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  • 30 Jul 2015

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The Valley Reporter
P.O. Box 119
Waitsfield, VT 05673

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Let’s not homogenize Harwood

By Eva Frankel

There is a very emotional debate taking place right now regarding the "tracking" of students into honors classes at Harwood Union. These homogenous classes concentrate students along lines of perceived ability levels, but they also have the tendency to group students along socio-economic lines and dilute the educational environment for students who are considered "average learners." They can also potentially push students who may not be truly qualified into honors classes, for the perceived social/peer group benefits.

As our nation grows more polarized into the haves and have-nots, so do our schools with what appears to be an impenetrable achievement gap. Vermont's new secretary of education calls public education the "civil rights issue of our time" and as a true public school advocate, I couldn't agree more. I applaud our administrators for taking up the moral charge in considering how to deliver the best quality education to all children and not just those at the top and for examining the heterogeneous classroom as an option. Several schools in Vermont have already adopted this approach, such as Montpelier High School, Champlain Valley Union, Williamstown, Colchester, Milton, Vergennes and Mount Mansfield Union. U32 is making the shift for the 2014-2015 school year as well. Of course, the devil will be in the details and the art of execution, but it is an important dialogue worth having.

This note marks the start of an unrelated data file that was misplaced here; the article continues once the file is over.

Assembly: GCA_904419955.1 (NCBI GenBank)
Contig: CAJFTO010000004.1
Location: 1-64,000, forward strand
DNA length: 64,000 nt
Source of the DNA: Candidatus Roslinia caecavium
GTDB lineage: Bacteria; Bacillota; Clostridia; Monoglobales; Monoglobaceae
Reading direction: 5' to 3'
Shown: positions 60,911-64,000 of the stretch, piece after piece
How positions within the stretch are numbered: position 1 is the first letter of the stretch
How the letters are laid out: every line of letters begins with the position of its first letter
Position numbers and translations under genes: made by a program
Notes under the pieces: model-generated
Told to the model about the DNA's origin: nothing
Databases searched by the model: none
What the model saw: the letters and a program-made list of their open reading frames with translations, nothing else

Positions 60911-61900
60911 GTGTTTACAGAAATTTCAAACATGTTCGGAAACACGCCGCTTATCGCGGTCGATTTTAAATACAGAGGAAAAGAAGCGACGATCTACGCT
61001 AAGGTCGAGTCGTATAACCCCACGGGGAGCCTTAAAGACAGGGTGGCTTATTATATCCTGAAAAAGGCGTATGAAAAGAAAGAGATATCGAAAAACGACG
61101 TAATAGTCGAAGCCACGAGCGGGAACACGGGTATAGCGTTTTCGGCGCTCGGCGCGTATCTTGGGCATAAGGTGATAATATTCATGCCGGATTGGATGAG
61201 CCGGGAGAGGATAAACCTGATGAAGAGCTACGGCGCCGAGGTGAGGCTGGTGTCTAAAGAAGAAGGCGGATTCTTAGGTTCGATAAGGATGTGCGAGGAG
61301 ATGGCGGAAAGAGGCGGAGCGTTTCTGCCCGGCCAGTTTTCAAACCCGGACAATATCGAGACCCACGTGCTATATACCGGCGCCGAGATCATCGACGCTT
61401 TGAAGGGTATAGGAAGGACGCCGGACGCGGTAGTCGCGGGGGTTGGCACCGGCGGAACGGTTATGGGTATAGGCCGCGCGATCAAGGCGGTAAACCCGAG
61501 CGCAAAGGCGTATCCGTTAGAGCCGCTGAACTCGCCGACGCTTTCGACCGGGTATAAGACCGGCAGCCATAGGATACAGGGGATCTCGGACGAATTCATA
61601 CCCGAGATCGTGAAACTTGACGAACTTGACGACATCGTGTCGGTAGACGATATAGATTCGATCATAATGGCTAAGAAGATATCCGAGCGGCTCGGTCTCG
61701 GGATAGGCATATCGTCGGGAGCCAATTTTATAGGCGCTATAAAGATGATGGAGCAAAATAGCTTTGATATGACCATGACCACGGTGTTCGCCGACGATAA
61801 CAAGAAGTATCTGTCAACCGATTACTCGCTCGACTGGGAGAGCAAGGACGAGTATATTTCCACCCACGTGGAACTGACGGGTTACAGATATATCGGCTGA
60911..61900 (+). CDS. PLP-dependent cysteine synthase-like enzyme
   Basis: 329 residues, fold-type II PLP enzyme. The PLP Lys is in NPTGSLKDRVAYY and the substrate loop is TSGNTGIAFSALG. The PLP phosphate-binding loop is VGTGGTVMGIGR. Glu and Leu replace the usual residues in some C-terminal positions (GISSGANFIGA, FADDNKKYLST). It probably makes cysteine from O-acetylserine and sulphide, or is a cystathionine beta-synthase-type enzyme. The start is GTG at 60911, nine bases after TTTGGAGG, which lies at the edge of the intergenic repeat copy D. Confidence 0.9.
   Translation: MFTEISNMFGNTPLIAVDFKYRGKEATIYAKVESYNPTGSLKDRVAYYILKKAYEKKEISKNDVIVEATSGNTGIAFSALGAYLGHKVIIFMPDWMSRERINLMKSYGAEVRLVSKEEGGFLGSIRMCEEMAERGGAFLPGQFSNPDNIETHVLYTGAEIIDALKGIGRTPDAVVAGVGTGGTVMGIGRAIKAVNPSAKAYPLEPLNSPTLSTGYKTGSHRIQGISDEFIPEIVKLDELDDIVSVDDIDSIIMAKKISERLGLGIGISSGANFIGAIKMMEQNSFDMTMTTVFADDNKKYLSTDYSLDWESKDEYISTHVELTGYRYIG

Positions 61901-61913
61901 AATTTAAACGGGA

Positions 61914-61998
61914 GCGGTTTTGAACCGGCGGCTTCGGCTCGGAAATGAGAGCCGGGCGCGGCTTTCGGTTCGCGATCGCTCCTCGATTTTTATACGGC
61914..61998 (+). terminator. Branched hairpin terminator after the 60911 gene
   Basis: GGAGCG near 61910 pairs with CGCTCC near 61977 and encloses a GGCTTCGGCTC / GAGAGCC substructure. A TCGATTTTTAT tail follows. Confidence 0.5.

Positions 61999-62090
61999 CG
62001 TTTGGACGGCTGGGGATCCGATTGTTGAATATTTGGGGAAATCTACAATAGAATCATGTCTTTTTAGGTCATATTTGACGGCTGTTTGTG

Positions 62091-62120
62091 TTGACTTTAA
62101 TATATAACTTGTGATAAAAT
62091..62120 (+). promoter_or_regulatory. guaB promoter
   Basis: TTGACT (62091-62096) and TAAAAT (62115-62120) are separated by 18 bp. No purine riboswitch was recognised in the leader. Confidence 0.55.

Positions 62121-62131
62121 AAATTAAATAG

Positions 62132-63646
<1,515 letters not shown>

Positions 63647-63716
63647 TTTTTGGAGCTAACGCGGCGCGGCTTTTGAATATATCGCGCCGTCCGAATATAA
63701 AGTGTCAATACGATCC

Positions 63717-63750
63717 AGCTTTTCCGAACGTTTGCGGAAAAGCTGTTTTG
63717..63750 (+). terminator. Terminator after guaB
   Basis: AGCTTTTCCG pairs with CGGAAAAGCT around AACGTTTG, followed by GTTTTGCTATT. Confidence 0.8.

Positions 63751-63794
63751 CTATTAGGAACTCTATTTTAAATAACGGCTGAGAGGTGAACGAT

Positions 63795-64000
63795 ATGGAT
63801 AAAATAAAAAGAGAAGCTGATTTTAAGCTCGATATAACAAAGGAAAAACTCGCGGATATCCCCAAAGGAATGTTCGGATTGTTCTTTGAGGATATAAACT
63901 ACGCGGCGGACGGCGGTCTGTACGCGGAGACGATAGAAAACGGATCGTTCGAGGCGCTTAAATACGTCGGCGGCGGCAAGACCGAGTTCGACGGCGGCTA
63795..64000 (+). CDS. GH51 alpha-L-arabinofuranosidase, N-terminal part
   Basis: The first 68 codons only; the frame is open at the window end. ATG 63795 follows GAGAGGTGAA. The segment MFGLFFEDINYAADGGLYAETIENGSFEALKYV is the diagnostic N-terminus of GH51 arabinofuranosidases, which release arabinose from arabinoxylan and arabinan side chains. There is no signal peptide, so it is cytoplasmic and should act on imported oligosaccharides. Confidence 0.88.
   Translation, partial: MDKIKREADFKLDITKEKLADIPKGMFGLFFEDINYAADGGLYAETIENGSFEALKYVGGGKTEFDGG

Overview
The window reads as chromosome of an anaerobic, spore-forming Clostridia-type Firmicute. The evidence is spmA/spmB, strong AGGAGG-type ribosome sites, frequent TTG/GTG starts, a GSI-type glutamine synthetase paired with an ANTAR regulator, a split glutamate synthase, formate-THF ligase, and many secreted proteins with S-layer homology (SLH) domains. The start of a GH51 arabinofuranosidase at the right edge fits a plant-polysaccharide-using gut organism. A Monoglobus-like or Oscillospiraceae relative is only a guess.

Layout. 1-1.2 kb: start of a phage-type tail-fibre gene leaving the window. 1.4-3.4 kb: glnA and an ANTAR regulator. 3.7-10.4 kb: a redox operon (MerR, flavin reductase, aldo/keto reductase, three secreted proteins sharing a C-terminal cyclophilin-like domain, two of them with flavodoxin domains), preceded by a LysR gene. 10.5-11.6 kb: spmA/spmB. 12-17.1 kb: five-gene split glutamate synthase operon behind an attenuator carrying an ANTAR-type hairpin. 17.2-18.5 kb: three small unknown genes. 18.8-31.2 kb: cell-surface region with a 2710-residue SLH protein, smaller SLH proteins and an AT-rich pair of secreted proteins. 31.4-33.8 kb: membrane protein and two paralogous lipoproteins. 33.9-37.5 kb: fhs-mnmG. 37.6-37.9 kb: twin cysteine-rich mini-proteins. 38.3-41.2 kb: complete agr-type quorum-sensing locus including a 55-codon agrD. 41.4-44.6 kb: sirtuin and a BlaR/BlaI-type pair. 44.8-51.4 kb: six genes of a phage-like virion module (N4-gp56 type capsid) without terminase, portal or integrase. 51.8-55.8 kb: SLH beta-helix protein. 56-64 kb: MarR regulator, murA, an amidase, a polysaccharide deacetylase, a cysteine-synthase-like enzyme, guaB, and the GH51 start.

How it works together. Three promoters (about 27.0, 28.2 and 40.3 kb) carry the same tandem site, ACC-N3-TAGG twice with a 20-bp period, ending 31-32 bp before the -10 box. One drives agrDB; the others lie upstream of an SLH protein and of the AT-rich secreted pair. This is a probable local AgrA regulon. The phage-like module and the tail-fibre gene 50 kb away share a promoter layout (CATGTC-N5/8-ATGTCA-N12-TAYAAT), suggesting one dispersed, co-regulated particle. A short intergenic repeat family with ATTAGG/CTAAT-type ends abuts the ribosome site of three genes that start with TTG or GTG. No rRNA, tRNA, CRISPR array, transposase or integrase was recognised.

When I attended the Harwood Union School Board meeting on December 18, I was able to hear the passionate voices of our educators who have seen our community school become more and more divided. They supported a paradigm shift that delivered robust educational opportunities in a dynamic classroom environment that raised the bar for all children in our school. Just because honors classes are the way we have delivered education to our top learners doesn't mean that is the only way.

This Valley often prides itself on its progressive perspectives, out-of-the-box thinking and community- oriented approach and what I am sadly witnessing is that when push comes to shove, the conversation is all about our individual children and their race to the top without any concern for who is left behind in their wake. I, for one, am open to the difficult discussion, with egos set aside, about educational quality for all.

Eve Frankel is a Waitsfield School Board member.


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